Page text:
remarkable career began inauspiciously with an eleventh-place performance in the 1922 Gold Cup at Detroit as Miss Mary II.  Designed and built by John Hacker as a V-bottom displacement-type of boat, she measured 25 feet 10 inches in length with a 5-foot 6-inch beam and originally used a 150-horsepower Peerless engine.   Reis purchased El Lagarto from original owner Ed Grimm in about 1925.  He named the craft after his brother's estate in Palm Springs, California, which was named "El Lagarto" because of an abundance of lizards in that vicinity.  George installed a rebuilt 621 cubic inch Packard engine and used her as a pleasure craft on Lake George for several years.  These huge Packard six-cylinder engines produced around 260 horsepower.  In 1935, Reis piloted El Lagarto to a record 72.727 miles per hour in a one-mile trial on Lake George.  That stands as the fastest straightaway speed ever attained by a restricted Gold Cup class boat.  He occasionally entered her in free-for-all races against such local contenders as Jolly Roger, Falcon, and Hawkeye.

On Sunday mornings, we would hear the roar of El Lagarto's engine as it approached from the north.  We kids would run to a favorite vantage point to observe the spectacle.  Down the lake she would roar at speeds of seventy miles per hour -- unheard of in the gasoline-rationed society with a national highway speed limit of 35 miles per hour!*  We'd see her vanish to the south, soon to return on her homeward leg, still throwing up a rooster's tail 30 feet into the air.  What a spectacle!  And it repeated nearly every weekend.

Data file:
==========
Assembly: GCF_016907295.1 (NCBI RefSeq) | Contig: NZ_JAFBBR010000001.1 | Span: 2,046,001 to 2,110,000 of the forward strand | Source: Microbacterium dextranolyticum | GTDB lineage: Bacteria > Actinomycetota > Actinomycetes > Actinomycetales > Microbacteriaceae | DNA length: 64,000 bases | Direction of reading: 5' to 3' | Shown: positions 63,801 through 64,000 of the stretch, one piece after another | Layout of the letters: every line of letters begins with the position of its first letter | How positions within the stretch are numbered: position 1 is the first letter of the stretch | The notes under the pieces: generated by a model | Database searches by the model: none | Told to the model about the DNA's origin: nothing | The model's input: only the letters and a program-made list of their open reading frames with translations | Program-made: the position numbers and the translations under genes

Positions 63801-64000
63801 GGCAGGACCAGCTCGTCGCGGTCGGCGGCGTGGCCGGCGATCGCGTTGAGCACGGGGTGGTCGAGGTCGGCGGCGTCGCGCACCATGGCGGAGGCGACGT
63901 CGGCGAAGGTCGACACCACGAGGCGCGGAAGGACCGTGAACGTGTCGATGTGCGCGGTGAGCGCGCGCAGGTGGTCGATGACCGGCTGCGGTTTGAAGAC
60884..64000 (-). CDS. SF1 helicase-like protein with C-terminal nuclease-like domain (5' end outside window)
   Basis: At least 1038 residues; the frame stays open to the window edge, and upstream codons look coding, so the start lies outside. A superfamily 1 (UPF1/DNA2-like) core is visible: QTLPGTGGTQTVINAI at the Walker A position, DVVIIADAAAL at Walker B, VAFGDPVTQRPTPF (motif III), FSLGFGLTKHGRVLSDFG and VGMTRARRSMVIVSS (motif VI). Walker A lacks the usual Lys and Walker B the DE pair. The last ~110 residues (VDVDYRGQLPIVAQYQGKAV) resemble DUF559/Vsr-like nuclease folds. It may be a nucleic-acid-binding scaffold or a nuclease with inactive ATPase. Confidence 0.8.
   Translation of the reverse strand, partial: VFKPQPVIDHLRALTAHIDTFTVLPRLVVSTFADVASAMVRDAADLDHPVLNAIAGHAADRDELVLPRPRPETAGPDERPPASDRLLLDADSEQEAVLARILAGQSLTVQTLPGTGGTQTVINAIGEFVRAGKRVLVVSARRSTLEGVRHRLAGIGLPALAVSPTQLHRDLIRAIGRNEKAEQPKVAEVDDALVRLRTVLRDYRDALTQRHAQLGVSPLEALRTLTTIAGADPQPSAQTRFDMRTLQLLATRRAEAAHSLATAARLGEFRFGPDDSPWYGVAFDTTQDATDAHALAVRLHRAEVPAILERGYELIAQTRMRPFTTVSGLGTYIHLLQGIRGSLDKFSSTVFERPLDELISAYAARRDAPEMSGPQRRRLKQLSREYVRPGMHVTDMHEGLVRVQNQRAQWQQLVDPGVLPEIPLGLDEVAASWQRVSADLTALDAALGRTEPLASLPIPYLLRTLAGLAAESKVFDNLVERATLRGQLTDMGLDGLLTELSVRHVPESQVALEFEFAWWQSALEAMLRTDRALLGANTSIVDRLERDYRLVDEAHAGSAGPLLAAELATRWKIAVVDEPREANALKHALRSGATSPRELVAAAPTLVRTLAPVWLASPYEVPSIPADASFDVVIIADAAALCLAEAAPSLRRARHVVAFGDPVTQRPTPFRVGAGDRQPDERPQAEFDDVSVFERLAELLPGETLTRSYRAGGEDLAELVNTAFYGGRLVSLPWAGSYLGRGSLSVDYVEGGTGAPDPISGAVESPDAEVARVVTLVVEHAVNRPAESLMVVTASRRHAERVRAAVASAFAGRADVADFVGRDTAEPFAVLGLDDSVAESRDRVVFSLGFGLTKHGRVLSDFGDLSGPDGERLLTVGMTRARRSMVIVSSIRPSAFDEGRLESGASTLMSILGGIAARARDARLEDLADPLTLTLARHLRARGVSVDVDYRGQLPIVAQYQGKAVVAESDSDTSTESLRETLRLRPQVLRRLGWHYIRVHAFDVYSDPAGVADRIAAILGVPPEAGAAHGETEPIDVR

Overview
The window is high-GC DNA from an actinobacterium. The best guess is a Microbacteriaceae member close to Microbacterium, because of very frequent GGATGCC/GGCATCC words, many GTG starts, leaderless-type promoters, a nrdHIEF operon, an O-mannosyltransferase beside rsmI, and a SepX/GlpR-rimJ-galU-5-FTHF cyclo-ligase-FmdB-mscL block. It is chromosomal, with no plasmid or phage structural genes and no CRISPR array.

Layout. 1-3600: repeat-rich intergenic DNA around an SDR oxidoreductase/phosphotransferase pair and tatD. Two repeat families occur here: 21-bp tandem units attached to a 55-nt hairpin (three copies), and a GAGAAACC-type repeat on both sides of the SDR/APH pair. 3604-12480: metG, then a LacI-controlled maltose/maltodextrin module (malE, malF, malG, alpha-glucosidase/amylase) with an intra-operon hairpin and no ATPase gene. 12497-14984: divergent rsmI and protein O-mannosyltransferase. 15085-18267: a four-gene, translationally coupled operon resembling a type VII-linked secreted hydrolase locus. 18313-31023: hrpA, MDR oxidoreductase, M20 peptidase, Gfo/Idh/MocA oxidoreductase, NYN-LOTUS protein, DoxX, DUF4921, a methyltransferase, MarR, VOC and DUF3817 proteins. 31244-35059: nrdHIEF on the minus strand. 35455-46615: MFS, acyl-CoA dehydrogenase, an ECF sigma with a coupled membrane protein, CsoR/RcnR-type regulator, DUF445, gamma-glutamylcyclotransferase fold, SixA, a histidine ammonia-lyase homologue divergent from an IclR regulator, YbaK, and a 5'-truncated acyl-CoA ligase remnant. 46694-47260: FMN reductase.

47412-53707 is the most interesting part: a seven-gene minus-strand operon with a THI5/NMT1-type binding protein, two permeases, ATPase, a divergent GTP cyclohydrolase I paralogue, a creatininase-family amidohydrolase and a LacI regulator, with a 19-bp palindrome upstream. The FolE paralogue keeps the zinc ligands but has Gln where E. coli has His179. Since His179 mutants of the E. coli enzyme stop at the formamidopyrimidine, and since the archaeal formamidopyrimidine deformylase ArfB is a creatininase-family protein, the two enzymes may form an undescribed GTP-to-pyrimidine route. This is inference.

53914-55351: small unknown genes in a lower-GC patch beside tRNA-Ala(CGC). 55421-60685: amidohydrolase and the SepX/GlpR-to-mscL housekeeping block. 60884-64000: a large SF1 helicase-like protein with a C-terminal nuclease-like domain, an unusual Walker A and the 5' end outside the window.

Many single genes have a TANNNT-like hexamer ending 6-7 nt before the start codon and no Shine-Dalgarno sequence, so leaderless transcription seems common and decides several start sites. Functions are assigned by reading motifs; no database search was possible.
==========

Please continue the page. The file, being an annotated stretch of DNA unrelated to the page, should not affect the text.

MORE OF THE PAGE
After Margo passed away, my good friends Forrest and Sue Frueh from Norman, Oklahoma, invited me to join them for a few days at Lake George.  Sue's family had had a place on the lake when she was a little girl.  It was a perfect getaway.  The smell of balsams flooded my mind with memories.  One day we drove up to Basin Bay and The Birches is still there, looking unchanged since the 1940's.  And I thought I heard the echoes of a long-remembered racing boat.

* On 1 December, 1942, 
Gas rationing and a 35 mph speed limit on all roads that had been in effect along the East Coast for 7 months was extended nationally to conserve gasoline and rubber.  That speed limit remained in effect until 15 August, 1945, when it was raised to 50 miles per hour.

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Jul 7, 2011

The Acorn Doesn't Fall Far From the Tree...

Yesterday I was visiting Dan and Deron Shady.  Deron's son Daniel was there (Whom do you suppose he was named after???).  I wanted to try taking a video with the camera I've been using for at least a couple of years.  I'm embarassed to admit I just discovered you can take movies with it.  Here's the first result: